The next crop of phones are going to be beasts in terms of specs, and they should be finalizing Key Lime Pie Android 5.0 by then. Maybe HTC/Samsung will get the Nexus contract.

Hello bloggers that don't understand the concept of lock screen widgets (in reference to linked article. Unless you're referring to the last paragraph about adding a fifth widget, then yes that is glitchy.)

Assuming they would take a page from HTC or Sammy on how to put a good camera on it, I'm all for Moto to be the next ones to build one.

My issue/questions...Page does echo what Phil and Jerry have been saying. But there seems to be a little difference in how we should view the 4 vs. 7.
The Phone...yes. it is a "Nexus" device that is not really %100 for mainstream users. But the Nexus 7...from the product to the advertising seems much more end consumer oriented. there's families using it, little girls using it to ask it cute questions.

Not saying what is right vs. wrong.

Anyways...end of rant..just something that has been on my mind for awhile. But it does seem like Page may be hinting at a slight change in the direction of "Nexus". Maybe thanks to the success of the 7.

I would almost like Nexus to move more toward the course of the Nexus phone and be a google device....

then a Motorola line be more end user oriented.

"I would almost like Nexus to move more toward the course of the Nexus phone and be a google device....

then a Motorola line be more end user oriented."

That leads to fragmentation that Google is arguably trying to eliminate. The Nexus line going mainstream is the plan: that is why each new version of Android is introducing features that compete with skins. I could be wrong, though.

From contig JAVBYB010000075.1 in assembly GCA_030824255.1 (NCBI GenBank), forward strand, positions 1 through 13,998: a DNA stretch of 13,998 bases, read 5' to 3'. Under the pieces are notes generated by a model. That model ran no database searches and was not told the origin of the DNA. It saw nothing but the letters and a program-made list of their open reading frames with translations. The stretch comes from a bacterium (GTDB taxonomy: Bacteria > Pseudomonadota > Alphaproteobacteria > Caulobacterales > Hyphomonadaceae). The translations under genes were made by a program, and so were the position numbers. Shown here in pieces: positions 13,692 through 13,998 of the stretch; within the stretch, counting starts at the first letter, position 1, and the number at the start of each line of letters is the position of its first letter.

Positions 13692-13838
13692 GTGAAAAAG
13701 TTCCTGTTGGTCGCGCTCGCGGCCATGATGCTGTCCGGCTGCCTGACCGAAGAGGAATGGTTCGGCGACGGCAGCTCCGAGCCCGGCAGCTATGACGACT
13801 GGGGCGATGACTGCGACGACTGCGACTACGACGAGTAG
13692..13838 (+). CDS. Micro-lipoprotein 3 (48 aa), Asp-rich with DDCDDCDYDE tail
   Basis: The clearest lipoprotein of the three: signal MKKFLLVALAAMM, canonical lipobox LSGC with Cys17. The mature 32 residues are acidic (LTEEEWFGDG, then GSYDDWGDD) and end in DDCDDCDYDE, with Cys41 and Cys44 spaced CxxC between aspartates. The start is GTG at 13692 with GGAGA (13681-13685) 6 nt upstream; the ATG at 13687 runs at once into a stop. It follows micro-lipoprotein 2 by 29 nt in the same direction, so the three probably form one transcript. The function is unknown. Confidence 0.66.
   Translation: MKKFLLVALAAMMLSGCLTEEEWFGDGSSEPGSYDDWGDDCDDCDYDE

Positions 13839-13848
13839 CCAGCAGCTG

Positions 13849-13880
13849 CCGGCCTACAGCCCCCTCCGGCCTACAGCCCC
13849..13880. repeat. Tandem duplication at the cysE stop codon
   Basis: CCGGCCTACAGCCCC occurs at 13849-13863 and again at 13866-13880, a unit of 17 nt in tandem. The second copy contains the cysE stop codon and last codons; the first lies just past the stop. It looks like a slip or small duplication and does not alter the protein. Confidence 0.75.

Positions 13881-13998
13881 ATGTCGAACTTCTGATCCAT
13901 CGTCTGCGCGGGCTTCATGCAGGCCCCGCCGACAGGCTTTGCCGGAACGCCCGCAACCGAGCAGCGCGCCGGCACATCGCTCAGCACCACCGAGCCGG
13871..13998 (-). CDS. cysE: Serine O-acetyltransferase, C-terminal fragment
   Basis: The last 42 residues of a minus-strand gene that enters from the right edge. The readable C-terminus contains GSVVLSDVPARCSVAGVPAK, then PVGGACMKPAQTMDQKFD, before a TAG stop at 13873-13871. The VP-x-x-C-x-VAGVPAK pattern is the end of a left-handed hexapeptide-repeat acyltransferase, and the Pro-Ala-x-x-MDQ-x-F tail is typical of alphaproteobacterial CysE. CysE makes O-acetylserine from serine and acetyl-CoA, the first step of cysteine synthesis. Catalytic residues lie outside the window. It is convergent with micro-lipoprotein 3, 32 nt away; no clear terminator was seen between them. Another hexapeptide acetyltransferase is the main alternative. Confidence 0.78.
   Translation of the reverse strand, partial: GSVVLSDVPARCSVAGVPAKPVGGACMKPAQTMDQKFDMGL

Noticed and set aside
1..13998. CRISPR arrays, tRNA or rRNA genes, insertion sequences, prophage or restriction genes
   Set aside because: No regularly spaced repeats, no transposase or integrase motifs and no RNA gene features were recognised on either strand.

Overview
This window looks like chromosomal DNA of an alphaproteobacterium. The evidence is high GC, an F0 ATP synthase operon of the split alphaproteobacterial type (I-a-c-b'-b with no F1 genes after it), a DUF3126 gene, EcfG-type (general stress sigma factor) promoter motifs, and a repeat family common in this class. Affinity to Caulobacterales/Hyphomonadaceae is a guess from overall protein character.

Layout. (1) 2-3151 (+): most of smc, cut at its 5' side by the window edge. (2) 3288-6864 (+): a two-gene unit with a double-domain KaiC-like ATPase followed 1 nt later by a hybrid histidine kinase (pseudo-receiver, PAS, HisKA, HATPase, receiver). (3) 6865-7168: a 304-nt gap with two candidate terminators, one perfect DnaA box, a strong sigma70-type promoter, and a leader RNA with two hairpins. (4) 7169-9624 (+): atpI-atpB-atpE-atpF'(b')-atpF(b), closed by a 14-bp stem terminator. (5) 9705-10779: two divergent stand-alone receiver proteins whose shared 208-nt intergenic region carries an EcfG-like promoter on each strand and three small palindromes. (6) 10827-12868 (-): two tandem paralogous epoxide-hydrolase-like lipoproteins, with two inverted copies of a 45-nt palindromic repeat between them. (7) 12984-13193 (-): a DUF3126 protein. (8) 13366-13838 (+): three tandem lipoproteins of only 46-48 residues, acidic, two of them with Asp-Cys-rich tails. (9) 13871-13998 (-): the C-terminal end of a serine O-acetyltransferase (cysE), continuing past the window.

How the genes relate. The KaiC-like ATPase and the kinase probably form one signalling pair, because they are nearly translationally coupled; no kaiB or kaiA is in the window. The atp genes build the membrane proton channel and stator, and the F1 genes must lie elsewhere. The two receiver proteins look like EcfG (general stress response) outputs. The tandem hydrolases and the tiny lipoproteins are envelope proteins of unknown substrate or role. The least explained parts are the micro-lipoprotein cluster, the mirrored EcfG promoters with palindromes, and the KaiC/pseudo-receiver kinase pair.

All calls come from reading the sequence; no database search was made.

"..the next great APP" not "..the next great ROM".

App developers are who we should be paying attention to. ROM developers? That's only a hobby.

One issue that I see with Android (and I'm not going to pretend to know what the solution is) is that devices are still very different. Devs need to test on various devices and not just Android versions to squash bugs. There should be a compliance level to ensure that all devices at a certain API level behave the same. EG, all 4.0.4 devices function the same, regardless of hardware. If you have that flavor of ICS, then all apps should run the same.

On Google Wallet, Page said this:
"I think that's an area where we've made really rapid progress actually. If you talk to the users, they rave about it."

I just wanted to know what all the Nexus 4 early purchasers thought about that statement...

I have just started using it since the recent updates and I think it rocks... when you can use it... paypass is holding it back.

If owning Motorola long enough is a requirement, how were they able to release Nexus devices with HTC, Samsung and now LG? I am pretty sure they don't own those companies either.